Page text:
Besides, private parties are running a major transportation system in the city without any financial support of the government, which just ignores their lawbreaking attempts and deficient mini-buses in return. This ignorance results in arbitrary fares, traffic congestion, reduced economic and social productivity of commuters, and environmental degradation.
Induction of public buses, building of circular railways and self-sustainable transport system are envisaged in mass transit project developed for Karachi. A major study of Karachi mass transit in 1990 had failed in attracting investments from private parties. Based on build-operate-transfer, the plan initially envisaged elevated transit way bus system to overcome traffic congestion and later turned it focus to light train system, which had been declared non-viable option by consultants earlier. The consultants ruled out light train a viable option for its high cost per ride in comparison to bus. They estimated 2.5 times high cost which had to subsidize by the government. Furthermore, railway tracks most of them have become out of use across the city are outdated and on broad gauge that can only carry fuel-voracious, slow-moving trains and not modern, rapid moving trains. The stations are to be built from the scratch. All these demand large piece of investments that are not possible without inclusion of private money.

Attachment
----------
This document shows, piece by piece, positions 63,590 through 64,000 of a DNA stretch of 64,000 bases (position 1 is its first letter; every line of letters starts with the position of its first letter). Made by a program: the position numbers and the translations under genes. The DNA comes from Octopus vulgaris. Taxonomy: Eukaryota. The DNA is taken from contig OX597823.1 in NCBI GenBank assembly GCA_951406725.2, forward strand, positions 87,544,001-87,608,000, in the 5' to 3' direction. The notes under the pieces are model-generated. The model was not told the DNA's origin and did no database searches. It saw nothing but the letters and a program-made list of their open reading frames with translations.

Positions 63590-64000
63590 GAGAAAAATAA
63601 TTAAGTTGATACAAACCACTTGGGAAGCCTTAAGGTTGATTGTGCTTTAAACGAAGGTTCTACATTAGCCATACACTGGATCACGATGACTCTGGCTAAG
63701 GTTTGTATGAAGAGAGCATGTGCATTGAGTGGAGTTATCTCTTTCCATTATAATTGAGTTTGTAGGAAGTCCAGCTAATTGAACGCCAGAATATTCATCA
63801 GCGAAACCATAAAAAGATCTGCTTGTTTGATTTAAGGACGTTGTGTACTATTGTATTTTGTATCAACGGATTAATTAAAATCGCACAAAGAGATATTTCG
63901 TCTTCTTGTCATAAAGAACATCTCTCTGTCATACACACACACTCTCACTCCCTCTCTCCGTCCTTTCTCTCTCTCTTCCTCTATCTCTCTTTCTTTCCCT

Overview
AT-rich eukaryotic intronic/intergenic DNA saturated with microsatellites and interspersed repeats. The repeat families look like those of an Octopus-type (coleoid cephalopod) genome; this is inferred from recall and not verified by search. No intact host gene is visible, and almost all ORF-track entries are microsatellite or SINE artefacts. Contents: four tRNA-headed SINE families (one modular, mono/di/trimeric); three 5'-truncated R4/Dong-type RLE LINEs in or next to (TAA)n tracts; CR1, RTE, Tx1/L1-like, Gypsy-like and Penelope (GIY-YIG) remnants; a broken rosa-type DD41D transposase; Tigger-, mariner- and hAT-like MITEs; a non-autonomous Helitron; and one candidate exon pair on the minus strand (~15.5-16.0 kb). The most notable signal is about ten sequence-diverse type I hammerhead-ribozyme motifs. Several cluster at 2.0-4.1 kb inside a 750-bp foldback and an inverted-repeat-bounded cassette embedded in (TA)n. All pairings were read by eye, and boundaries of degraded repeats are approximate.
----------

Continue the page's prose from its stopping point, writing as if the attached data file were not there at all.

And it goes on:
Mass transit, bus rapid transport system, or any other plans sound good, however, until these plans are transformed into calibrated strategies dream of efficient, integrated, economically viable, and environment friendly urban transport system would not come true. Although, formulation of transport policy is imperative to root out bottlenecks and inhibitions in regulation and management of transportation system of the city, previous transport policies are still catching dusts in the morgue of files in regional transport department. One devised in 1991 transport policy could not be implemented either due to dearth of solid strategies or its incompatibility with the then dynamics of transportation.